There are problems with win probability of course, mainly that it is not predictive. Win probability works off situational baseball, and thus falls into many of the same traps people trying to measure “clutchness” do. There doesn’t seem to be a such thing as clutch players, so win probability is fun, but mostly worthless when evaluating players. For instance, if you type in “Captain Clutch” in Baseball Reference, you are directed to Derek Jeter’s page. However, over the 2007-2009 seasons, Jeter had a OPS + of 106 with a win probability of .6. Hank Blalock also had a 106 OPS + in that time, but his win probability was 1.9. So Captain Clutch should direct us to Hank Blalock right? No actually, “clutch” is just a perception, usually directed on faulty memory or chance. However, I think it is different when it comes to specialist relievers. Imagine a game between the Tigers and the Yankees where the two teams are tied in the 8th inning with 2 outs and the bases are loaded (or there is a guy on 3rd with less than 2 outs, in other words, you have to get the guy out). Prince Fielder is up at the plate, David Robertson is unavailable because he ate some bad tuna, and Mariano Rivera has thrown 3 days in a row. The Yankees have two choices, bring in Clay Rapada or keep Boone Logan in. Logan will make 1.8 million dollars this year, but has a career OBP against lefties of .323 (about league average). This means that Rapada has a 6.1% better chance to convert in this situation. This means that if Rapada is used against lefties instead of an average reliever (or Boone Logan) 50 times over a season (and then immediately taken out after 1 batter), he will get the guy out 3 more times. This doesn’t sound that drastic, until you realize two things: 1. Only facing 50 batters two batters would be about 12 to 13 innings, so one would expect this number to grow over a season, although it is probably inevitable he would have to face some right-handers as well (probably a 2-1 lefty/righty ratio, which would make Rapada about a league average reliever, with a .331 OBP, .377 SLG allowed) and 2. The average MLB player makes 3 million dollars, and although you would expect the average reliever to make a little less than that, we are still talking about an above average reliever. So even though Rapada didn’t even get a guaranteed contract to start the year, he is worth at least league average salary if used right.
On the right side, Brad Ziegler is a possessor of crazy sidearm driven splits. Against lefties in his career, Ziegler has given up a pretty ghastly .422 OBP and more walks than strikeouts. Against righties, Ziegler gives up an OPS of just .543. The Diamondbacks got Ziegler in a trade from the Athletics last season, giving up Brandon Allen (who has already be designated for assignment by the A’s) and Jordan Norberto (who has a minor league ERA of 4.33 and 6.32 MLB ERA). Sergio Romo is another extreme right handed splits guy, earning an xFIP of under 1.00 against righties in 2011. Against lefties, he is very average striking out 7.36 per 9 innings, while he strikes out 12.45 lefties per 9 innings. Romo makes 1.575 million in 2012, while Ziegler makes 1.795 million this year. While the math works that if you use them correctly, they are above average relievers, the 4 will combine to make 5.395 million dollars this year. Jonathan Papelbon will make 11 million dollars this year, while Mariano Rivera will make 15 million dollars this year, all because of the idea of the traditional closer. Fantasy baseball falls into the same traps that managers and general managers fall into as well, falling in love with the save statistic, a rather foolish stat that claims that Heath Bell was basically the same pitcher in 2011 than he was in 2010, despite striking out 35 fewer hitters. A stat that made the Marlins overpay for Bell, the Rangers to overpay Joe Nathan, and the Rockies to trade for Huston Street (despite his 7.5 million dollar salary for 2012 and .305 OBP against in 2011). If managers actually knew how to utilize bullpens, and Joe Girardi is one of the worst offenders (so bad news for Rapada), GMs will be able to build bullpens much cheaper, and more effectively. Once this happens, and the typical fantasy league gets out of the 60s, these pitchers will also have fantasy value as well. The Cubs are paying 10 million dollars for Kerry Wood and Carlos Marmol, The two combined for a .334 OBP, i.e. worse than Rapada if he faced 2 lefties for every right-hander. The extreme split guys seem to be extremely underrated and undervalued. If Papelbon at 11 million is “market value” for a top flight reliever, with his .265 OBP against, then the combo of Romo, Ziegler, Rapada, and Choate should be worth this much combined, since their OBP against (in their specific splits, Rapada against lefties etc.) is .263. So it seems that the combo is worth twice as much as they are currently being paid.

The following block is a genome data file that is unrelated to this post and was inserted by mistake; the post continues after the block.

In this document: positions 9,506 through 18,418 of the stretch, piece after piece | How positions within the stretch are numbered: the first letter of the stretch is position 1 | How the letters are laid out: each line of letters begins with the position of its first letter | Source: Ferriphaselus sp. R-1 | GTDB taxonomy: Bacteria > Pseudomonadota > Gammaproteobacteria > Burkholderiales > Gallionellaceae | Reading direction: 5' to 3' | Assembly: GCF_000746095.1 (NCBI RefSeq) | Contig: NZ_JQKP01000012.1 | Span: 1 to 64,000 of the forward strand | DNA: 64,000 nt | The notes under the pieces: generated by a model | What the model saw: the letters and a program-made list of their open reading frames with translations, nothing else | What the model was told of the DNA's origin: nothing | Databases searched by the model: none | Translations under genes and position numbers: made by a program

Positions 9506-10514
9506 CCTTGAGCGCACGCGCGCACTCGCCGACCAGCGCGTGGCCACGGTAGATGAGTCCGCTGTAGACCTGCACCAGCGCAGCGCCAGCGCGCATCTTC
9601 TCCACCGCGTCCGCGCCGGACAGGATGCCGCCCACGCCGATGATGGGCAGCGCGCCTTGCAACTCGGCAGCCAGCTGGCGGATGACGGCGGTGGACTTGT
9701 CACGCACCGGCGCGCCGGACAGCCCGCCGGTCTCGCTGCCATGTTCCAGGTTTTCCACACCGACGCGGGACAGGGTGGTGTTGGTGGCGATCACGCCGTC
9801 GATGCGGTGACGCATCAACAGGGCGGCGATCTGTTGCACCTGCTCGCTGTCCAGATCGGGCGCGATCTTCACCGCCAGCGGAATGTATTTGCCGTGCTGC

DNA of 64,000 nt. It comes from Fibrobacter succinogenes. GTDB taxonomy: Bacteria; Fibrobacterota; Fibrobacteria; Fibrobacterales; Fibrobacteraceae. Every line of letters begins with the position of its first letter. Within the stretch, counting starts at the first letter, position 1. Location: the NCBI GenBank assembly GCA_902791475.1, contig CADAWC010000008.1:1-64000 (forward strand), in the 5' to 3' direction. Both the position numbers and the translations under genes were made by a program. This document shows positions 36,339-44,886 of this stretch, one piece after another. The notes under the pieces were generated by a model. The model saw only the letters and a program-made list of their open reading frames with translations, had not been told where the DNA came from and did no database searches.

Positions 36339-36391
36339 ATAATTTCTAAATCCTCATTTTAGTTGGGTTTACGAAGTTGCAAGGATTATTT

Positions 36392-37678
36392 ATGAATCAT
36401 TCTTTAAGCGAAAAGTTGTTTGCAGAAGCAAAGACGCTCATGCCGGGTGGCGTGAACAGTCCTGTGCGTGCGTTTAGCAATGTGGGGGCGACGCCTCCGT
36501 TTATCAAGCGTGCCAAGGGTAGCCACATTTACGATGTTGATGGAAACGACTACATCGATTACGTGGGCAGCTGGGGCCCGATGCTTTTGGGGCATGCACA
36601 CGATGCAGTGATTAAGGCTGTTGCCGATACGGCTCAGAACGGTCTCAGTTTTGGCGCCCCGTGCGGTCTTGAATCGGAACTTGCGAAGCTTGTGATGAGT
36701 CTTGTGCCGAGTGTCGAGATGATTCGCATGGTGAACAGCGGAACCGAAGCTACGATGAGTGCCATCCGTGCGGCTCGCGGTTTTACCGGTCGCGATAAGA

When the draft comes in June, each team will have 40 rounds to build their minor league system and hopefully find prospects that will help their MLB team over the next few years. Since we are talking about specialist relievers with dramatic splits, I have a junior for you to consider:
Aaron Burke of Coastal Carolina is a right handed submariner, who tops out at 76 MPH. He also has a change of pace in the 60s, but everything looks thanks to his delivery, and most importantly, he has good movement. Right handers stand no chance against him, and are hitting under .130 so far in 2012.